After numerous ups and downs that somewhat mirrored the trials and tribulations of football itself, the Setanta saga finally draws to an ignominious conclusion after several aborted attempts at a rescue deal. Those who know the circumstances behind the fate of ITV Digital won't be too surprised at this news, to be honest.
So who exactly has emerged the winner here? The Premier League certainly has come out of this very well given the current economic crisis, since they have been paid exactly the same amount of money for the 2010 rights (£159m) by ESPN/Disney, even if they have lost out in the short term through the Setanta collapse.
Plus given the interest also previously shown by US billionaire Leonard Blavatnik, you can't help think that either the Americans know more about marketing sport than the Brits, or that they're more willing to take a (highly risky?) gamble.
At least ESPN has wisely decided to play it relatively safe by opting for a more traditional premium channel approach, although they really can't afford to do things any other way in the present climate.
Of course another winner out of all of this just has to be Sky, even though they have gained no football matches as an outcome. BSkyB played a clever game of cat-and-mouse intimidation against Setanta, such as going as far as to construct a whole new terrestrial pay-TV service (remember Picnic?) as a result.
And I still maintain that Sky had no real intention of actually launching Picnic whatsoever unless it was subsequently forced into doing so if Setanta and/or Top Up TV turned out to be a runaway success. (Given the earlier failure of ITV Digital, who would have bet on that happening anyway.)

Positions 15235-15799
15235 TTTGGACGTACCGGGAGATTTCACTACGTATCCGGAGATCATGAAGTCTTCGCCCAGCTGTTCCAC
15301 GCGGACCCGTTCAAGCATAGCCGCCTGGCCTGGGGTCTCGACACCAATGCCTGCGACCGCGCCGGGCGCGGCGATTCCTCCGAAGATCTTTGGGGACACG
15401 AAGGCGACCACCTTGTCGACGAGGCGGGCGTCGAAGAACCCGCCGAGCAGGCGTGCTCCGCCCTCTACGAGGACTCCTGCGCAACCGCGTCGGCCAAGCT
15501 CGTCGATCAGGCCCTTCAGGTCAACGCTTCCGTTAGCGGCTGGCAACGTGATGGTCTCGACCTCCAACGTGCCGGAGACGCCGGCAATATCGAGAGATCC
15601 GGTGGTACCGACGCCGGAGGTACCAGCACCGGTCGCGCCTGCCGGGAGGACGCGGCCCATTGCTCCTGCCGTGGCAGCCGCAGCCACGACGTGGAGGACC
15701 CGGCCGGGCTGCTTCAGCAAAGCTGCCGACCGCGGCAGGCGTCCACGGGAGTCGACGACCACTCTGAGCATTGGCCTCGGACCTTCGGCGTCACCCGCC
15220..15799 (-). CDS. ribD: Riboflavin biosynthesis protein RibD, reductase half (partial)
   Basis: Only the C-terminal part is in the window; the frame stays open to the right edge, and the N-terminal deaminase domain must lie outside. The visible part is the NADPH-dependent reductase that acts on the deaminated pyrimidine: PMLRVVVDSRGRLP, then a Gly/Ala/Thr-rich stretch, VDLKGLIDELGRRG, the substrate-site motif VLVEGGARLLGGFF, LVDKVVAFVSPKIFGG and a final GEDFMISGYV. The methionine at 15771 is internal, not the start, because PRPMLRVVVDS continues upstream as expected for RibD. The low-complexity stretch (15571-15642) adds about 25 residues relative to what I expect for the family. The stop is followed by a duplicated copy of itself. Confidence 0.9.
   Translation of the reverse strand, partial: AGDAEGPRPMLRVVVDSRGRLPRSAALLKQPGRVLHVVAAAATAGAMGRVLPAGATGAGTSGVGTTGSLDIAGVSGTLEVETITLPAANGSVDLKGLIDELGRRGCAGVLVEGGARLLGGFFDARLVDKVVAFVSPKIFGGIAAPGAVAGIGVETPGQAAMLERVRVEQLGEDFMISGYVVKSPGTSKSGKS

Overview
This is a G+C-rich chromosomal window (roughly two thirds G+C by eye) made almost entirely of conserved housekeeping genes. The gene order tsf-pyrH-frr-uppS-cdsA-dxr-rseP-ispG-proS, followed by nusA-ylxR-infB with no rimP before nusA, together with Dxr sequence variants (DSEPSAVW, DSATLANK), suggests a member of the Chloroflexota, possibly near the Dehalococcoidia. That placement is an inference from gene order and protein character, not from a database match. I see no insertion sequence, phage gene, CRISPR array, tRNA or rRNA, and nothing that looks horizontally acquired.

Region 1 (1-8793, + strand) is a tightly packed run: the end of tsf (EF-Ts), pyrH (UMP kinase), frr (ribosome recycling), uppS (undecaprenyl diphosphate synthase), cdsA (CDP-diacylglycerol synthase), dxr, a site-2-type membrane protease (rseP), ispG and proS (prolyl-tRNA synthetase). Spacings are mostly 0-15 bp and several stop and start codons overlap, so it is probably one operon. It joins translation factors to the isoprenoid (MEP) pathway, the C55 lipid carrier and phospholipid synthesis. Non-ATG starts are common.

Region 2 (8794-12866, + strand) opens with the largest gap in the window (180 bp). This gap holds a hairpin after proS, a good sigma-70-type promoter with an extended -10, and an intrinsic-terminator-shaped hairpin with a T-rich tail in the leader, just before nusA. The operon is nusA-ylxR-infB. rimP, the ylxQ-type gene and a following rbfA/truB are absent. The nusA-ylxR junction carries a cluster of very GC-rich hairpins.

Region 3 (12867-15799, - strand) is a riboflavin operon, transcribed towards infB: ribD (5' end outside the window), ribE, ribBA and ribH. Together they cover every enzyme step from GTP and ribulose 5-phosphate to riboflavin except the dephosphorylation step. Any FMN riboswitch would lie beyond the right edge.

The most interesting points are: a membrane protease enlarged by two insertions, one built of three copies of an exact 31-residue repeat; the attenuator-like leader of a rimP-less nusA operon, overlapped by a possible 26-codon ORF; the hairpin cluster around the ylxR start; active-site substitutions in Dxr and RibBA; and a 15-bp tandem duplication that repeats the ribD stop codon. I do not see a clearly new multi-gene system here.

All BSkyB cared about were people opting to subscribe to Setanta as opposed to Sky, although of course they still have Virgin Media and perhaps others as well to contend with from now onwards; platforms for which ESPN could easily form separate carriage deals.
It's instructive to note that BSkyB could have easily bought one of the two football match packages that Setanta had formerly owned but decided for whatever reason not to. Bear in mind that this is the same BSkyB who bought ITV shares as "an investment" (!) and has also bid well over the odds for supposedly 'worthless' Virgin Media TV channels.
All of this combined with what previously happened to ITV Digital just goes to prove that the current system of allowing one broadcaster to dominate football rights may not exactly work as intended, even though football fans may be pleased at not having to take out two or more subscriptions in order to view the majority of matches.
Then there's another topic that hardly anyone seems to have mentioned in the context of a Setanta failure; namely what could happen to Top Up TV as a result. Although Setanta and Top Up TV are two completely separate entities, having one of these fail won't be good news at all for the prospects of terrestrial pay-TV in any form.
Which of course will be even better news for Sky.